Proteomics of Right Heart Failure in Patients with Pulmonary Arterial Hypertension




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Myriam Amsallem MD MS1,2,3*, Andrew J. Sweat MD4*, Jennifer Arthur Ataam PhD2,3, Edda Spiekerkoetter MD4, Marlene Rabinovitch MD PhD5, Elie Fadel MD PhD3, Olaf Mercier MD PhD3, François Haddad MD1,2* and Roham Zamanian MD PhD4,5*

1Div. of Cardiovascular Medicine , Stanford University School of Medicine, CA, USA; 2Stanford Cardiovascular Institute, Stanford University School of Medicine, CA, USA; 3Research and Innovation Unit, INSERM U999, Marie Lannelongue Hospital, Paris Sud University, France; 4Div. of Pulmonology and Critical Care, Stanford University School of Medicine, CA, USA; 5Vera Moulton Wall Center at Stanford University School of Medicine, CA, USA; *Both first and senior authors contributed equally to the study.

Background: Inflammatory features have been reported in pressure-overloaded right ventricle. This study sought to determine the circulating immune proteomic profile associated with right heart maladaptive phenotype (RHMP) in patients with pulmonary arterial hypertension (PAH).

Methods: This study included a discovery cohort (n=121, from 2008 to 2011) and a validation cohort (n=76, from 2011 to 2014), who underwent plasmatic proteomic profiling using 48-plex flow cytometry multiplex Luminex® (including interleukins, chemokines and growth factors). RHMP was defined using the Mayo right heart score (based on right ventricular RV longitudinal strain, NYHA class and NT-proBNP) and the Stanford right heart score (based on RV end-systolic remodeling index, NYHA class and NT-proBNP). The association between cytokines and RHMP was assessed using partial least square regression analysis.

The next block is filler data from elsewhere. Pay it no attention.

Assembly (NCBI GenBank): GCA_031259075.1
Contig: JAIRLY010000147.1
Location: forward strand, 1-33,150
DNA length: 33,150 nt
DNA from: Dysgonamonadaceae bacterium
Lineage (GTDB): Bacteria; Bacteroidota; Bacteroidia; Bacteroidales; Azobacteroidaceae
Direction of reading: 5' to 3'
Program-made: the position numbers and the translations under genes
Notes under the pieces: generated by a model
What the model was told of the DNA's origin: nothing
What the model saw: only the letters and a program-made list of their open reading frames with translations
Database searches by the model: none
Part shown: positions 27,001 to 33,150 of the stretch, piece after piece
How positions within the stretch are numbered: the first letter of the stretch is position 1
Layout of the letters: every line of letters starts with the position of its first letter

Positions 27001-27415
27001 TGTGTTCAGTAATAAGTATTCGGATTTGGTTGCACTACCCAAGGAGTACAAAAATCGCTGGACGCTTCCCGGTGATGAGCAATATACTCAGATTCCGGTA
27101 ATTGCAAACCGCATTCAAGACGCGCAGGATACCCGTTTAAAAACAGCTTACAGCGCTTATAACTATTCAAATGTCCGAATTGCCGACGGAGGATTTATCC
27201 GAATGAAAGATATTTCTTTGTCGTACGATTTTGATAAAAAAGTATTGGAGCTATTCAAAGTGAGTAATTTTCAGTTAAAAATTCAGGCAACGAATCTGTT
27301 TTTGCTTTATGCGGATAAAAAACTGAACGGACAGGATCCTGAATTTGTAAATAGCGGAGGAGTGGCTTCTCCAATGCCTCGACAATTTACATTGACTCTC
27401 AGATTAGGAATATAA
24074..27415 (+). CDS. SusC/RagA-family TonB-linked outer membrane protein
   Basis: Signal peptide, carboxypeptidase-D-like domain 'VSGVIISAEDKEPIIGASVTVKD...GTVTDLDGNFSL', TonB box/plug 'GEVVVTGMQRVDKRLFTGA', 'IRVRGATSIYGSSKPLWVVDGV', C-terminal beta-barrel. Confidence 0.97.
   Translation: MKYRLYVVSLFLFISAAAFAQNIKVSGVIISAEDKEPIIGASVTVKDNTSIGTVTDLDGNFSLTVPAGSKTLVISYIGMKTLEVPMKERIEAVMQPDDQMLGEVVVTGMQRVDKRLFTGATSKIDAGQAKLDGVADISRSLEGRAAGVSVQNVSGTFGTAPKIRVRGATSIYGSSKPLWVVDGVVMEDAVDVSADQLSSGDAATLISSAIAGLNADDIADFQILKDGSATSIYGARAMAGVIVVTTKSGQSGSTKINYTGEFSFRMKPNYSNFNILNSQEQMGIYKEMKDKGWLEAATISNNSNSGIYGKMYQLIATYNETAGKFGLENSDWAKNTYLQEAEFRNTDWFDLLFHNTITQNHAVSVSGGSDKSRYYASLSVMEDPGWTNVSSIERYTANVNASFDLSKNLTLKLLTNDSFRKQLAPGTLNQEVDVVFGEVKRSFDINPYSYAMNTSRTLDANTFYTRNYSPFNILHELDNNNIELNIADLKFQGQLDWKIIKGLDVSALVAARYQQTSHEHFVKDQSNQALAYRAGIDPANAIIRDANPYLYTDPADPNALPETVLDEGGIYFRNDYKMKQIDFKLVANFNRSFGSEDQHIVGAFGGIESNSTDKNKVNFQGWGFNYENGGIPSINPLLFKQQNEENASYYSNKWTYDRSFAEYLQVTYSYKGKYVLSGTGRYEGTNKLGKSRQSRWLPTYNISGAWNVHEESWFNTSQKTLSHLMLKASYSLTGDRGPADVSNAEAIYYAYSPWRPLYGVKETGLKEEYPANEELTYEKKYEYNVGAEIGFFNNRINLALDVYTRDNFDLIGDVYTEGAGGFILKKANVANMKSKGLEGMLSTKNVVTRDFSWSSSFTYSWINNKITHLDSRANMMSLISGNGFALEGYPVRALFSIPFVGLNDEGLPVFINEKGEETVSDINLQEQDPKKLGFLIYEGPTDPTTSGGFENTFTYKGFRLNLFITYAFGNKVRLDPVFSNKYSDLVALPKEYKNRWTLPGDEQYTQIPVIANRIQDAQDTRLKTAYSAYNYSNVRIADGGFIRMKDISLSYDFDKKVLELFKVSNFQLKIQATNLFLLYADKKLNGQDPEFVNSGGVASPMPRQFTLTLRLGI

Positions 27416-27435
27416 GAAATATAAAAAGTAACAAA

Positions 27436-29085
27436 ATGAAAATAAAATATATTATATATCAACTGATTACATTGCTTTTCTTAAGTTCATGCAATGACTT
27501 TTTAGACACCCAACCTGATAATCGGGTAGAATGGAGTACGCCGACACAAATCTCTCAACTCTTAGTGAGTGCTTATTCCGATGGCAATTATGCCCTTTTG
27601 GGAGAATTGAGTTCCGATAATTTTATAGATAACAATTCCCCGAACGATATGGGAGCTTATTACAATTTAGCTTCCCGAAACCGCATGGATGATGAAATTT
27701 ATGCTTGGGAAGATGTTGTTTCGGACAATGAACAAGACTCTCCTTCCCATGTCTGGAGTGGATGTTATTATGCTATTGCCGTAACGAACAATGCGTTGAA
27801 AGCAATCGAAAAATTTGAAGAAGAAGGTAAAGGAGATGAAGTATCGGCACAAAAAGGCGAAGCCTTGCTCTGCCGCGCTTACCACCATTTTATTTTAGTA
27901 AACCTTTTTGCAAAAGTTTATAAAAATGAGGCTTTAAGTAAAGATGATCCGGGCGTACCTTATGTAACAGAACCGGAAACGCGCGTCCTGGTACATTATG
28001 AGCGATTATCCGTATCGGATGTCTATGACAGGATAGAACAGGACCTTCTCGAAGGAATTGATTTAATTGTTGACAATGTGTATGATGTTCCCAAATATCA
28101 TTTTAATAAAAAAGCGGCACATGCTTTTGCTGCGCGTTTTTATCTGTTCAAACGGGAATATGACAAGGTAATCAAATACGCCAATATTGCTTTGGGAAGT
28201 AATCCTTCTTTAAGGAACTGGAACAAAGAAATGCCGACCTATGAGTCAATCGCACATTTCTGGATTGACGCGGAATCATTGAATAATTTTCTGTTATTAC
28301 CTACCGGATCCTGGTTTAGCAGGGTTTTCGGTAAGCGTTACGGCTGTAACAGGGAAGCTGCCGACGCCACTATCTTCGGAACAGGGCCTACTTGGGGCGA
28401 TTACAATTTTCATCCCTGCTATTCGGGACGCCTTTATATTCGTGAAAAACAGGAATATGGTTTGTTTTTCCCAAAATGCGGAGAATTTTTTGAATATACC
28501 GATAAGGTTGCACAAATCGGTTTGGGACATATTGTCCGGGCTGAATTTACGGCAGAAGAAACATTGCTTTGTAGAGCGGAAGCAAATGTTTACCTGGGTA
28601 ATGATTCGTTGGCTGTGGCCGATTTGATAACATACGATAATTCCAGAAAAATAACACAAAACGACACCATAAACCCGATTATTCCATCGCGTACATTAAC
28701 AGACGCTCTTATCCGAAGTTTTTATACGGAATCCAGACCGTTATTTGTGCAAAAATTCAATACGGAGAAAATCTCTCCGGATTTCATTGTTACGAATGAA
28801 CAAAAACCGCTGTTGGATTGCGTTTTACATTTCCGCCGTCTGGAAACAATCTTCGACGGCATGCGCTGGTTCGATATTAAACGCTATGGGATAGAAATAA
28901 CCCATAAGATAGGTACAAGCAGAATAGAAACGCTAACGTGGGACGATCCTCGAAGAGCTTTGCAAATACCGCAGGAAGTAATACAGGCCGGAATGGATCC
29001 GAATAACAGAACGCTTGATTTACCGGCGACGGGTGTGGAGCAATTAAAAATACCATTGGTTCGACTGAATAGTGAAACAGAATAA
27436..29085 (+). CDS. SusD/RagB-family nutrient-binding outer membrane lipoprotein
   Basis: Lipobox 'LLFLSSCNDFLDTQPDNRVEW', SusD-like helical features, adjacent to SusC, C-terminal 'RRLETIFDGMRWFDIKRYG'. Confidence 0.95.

Results: The median age of the discovery cohort was 50 [39 – 59] years, with a majority of female (74%), and 33% with connective tissue disease. Patients from the validation cohort had more severe features (lower six minute walk test distance, lower cardiac index and higher levels of NT-proBNP) than patients from the discovery cohort, with similar resistance levels and right heart echocardiography metrics. High levels of hepatic growth factor (HGF), stem cell growth factor beta (SCGFβ) and nerve growth factor (NGF) were significantly associated with worst Mayo and Stanford scores but not with pulmonary vascular resistance or mean pulmonary arterial pressure, in both cohorts.

Conclusion: High plasmatic levels of HGF, SCGFβ and NGF are associated with right heart adaptive phenotypes beyond pulmonary disease severity in patients with PAH.

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